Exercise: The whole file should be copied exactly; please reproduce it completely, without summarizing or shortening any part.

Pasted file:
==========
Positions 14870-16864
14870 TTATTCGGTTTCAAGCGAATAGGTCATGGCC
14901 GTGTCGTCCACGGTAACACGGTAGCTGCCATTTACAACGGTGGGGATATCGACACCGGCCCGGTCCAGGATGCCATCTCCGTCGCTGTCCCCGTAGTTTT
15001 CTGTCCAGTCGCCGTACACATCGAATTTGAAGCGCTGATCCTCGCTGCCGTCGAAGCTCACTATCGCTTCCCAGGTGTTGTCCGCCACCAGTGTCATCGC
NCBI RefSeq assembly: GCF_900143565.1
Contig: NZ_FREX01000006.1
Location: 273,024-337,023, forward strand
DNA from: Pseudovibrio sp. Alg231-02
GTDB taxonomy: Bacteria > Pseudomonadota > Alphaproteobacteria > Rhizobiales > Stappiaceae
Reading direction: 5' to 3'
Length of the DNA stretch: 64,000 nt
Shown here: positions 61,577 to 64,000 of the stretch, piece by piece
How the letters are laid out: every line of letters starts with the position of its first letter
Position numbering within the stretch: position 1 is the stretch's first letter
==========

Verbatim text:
Positions 14870-16864
14870 TTATTCGGTTTCAAGCGAATAGGTCATGGCC
14901 GTGTCGTCCACGGTAACACGGTAGCTGCCATTTACAACGGTGGGGATATCGACACCGGCCCGGTCCAGGATGCCATCTCCGTCGCTGTCCCCGTAGTTTT
15001 CTGTCCAGTCGCCGTACACATCGAATTTGAAGCGCTGATCCTCGCTGCCGTCGAAGCTCACTATCGCTTCCCAGGTGTTGTCCGCCACCAGTGTCATCGC
NCBI RefSeq assembly: GCF_900143565.1
Contig: NZ_FREX01000006.1
Location: 273,024-337,023, forward strand
DNA from: Pseudovibrio sp. Alg231-02
GTDB taxonomy: Bacteria > Pseudomonadota > Alphaproteobacteria > Rhizobiales > Stappiaceae
Reading direction: 5' to 3'
Length of the DNA stretch: 64,000 nt
Shown here: positions 61,577 to 64,000 of the stretch, piece by piece
How the letters are laid out: every line of letters starts with the position of its first letter
Position numbering within the stretch: position 1 is the stretch's first letter